Kiara Kemspki: Yes. No, I'd be happy to. I think, it's funny. It seems so simple, but yet, like, I don't feel like we actually learn that until much later in our career. Like, in the beginning, you're trying to think about, like, what do I need to learn? What's my value? How? You know, my role and how do I stand out and what role am I, you know, playing or delivering and, and some of those kind of introspection and, and so I think it really comes in a little bit later in your career where you start to really think about, oh, wait, like, I really need to think about how am I bringing value to this organization

or how am I bringing value to a customer or what's needed. And I have found that if you can really suss out and figure out what is either a business problem or a customer problem to attack, then you're just going to be set up for the most success long, long term. And after you solve one move to the next, move to the next, it also just makes really strong strategy.

the ways that I've kind of tried to narrow in a little bit and really find what those are, which ones to pick and which ones to solve is I've really leaned into a lot of my customer listening data. that's always been kind of tried and true. sometimes I think we can discredit kind of qualitative data.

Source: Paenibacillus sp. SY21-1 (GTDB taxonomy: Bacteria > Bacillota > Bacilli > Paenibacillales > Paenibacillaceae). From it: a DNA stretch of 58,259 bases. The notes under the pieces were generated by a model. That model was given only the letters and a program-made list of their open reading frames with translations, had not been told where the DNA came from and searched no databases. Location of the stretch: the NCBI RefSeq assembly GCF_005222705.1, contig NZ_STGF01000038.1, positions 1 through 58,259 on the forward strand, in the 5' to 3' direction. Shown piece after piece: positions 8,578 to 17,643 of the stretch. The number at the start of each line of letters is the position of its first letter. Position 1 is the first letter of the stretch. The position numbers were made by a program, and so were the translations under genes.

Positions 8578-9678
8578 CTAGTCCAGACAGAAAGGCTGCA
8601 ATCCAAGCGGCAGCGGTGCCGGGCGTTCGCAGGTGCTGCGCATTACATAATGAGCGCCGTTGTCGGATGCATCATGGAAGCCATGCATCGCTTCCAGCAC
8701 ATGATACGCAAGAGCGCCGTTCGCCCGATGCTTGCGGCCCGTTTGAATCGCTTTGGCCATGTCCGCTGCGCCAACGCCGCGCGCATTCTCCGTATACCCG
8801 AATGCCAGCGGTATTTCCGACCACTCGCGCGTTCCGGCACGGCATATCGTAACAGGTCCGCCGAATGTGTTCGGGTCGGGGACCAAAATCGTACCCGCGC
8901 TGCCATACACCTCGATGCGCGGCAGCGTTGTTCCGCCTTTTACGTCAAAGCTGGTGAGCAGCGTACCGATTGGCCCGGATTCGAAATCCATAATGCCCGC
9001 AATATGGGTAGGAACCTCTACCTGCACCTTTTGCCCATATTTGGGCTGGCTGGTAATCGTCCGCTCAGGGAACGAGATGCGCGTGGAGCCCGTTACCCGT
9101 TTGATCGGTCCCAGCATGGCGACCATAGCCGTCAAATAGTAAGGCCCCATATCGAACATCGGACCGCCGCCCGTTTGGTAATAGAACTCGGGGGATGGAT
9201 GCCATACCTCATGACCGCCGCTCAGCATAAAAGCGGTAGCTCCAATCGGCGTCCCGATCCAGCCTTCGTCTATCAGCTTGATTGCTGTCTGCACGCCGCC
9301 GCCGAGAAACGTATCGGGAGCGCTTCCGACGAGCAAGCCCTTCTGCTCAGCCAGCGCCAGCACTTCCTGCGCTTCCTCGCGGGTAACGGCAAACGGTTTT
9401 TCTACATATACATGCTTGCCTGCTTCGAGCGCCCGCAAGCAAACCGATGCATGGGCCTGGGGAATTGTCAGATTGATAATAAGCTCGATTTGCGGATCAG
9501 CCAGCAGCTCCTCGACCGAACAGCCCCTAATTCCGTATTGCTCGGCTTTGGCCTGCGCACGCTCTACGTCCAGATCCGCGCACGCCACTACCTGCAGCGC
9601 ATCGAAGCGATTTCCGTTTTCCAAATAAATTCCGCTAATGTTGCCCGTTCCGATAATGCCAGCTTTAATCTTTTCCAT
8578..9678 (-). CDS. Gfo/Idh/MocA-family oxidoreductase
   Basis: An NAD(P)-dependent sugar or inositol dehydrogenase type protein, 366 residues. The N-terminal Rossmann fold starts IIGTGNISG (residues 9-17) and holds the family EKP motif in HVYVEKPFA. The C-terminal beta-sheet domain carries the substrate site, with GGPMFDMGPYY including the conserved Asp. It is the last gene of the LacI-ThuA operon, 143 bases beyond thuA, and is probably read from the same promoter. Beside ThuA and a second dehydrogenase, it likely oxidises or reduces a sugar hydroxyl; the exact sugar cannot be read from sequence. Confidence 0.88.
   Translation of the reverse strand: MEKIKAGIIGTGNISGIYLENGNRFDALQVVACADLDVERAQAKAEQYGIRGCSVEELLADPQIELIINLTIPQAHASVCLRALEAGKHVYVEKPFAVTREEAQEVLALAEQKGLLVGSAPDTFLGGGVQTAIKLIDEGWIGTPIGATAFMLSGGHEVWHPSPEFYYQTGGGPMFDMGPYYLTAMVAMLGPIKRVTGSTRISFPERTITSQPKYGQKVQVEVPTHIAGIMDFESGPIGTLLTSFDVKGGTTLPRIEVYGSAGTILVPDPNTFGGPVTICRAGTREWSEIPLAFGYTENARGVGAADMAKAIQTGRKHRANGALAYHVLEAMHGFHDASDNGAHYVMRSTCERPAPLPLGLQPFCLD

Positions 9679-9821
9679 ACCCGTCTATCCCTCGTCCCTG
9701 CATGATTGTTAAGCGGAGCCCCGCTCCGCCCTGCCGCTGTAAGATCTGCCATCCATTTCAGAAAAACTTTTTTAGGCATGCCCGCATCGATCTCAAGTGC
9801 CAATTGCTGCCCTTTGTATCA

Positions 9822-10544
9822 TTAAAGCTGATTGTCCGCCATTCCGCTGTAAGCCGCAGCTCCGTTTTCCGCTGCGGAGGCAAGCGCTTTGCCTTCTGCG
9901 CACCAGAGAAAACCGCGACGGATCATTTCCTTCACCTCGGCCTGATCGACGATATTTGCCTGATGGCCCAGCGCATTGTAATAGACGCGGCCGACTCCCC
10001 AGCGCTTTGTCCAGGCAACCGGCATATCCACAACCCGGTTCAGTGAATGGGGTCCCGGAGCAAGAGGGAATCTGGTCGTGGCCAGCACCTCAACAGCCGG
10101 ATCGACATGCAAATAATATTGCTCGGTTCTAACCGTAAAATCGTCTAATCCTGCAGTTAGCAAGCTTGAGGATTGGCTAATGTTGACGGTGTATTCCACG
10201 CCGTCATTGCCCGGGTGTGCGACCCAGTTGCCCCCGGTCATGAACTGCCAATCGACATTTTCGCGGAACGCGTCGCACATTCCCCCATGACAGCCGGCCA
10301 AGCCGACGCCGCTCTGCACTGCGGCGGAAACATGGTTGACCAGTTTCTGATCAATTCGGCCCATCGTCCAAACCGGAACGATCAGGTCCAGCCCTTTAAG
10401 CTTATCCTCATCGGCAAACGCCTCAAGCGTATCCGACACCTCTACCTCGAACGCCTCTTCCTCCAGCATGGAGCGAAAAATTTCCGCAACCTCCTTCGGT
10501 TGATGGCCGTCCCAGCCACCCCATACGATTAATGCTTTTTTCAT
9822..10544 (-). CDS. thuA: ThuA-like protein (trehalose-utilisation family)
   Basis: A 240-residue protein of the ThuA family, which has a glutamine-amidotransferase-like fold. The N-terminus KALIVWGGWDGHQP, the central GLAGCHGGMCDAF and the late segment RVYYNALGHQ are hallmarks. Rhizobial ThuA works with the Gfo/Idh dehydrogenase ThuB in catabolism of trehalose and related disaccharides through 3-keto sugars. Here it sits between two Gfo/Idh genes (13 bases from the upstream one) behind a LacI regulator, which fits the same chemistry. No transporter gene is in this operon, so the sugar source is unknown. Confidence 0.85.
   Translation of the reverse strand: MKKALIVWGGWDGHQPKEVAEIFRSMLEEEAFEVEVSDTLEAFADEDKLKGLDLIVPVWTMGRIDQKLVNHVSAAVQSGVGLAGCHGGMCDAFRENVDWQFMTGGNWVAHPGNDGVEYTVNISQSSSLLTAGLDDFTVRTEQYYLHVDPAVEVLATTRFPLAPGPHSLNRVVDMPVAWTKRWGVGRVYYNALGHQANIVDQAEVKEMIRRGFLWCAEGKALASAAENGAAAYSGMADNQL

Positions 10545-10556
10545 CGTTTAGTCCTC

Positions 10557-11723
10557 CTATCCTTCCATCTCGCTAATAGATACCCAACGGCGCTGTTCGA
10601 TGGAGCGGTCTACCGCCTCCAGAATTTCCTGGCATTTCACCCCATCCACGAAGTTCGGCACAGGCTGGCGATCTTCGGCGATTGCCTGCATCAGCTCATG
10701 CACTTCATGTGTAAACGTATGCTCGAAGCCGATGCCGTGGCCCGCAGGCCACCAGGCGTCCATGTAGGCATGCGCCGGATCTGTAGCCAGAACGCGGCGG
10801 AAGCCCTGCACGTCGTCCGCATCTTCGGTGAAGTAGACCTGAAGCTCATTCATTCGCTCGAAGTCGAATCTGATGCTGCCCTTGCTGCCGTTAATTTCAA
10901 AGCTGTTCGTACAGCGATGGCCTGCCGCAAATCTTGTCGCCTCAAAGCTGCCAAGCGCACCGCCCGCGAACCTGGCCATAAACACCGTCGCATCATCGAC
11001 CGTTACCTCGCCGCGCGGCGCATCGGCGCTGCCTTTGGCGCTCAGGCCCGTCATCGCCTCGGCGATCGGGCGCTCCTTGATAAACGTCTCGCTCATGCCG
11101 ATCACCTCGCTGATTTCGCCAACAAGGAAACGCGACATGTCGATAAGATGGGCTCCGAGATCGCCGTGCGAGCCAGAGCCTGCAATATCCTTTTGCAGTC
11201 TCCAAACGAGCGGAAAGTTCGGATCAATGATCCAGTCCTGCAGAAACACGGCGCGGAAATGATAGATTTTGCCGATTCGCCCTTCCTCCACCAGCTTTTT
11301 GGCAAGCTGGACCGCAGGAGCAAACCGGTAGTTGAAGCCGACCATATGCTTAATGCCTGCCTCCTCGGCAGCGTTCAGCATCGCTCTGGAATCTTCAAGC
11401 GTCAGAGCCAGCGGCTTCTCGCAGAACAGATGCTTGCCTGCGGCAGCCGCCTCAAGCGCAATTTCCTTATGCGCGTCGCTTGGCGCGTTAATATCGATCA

a little bit too early. and so I love looking at open and qual research, kind of finding out some of those open ends and, you know, how questions are certain answered. I love looking through our social comments and figuring out, what what you know, our customers are or even fans of our brand or using, or saying about us or thinking about, or super relevant example for me, when I first joined the not was when I was looking at some of the marketing in the marketing programs or what we had done, it was really clear that our playbook and our strategy was super focused on the needs of

millennial audiences, the way they planned, hyper detailed. right. The the resources they were looking at for inspiration, where they were consuming media. Right. Today's show playing a big role and things like that. And it was clear that we weren't super focused on the customer of tomorrow, which we all know was a lot of talk around it as Gen Z.

But there was a pivotal moment where it was like, oh, wow, we deeply need to learn this user and what their pain points are and how different that might be than the user pain points we were solving before. And so that created a lot more of kind of some ways that for us, but really like embracing that learning across the marketing organization, little things we would start doing was I would have our PR team send, all of our executives kind of Gen Z latest trends, memos, competitive insight to really start nurturing some of that learning and education and what they're thinking about.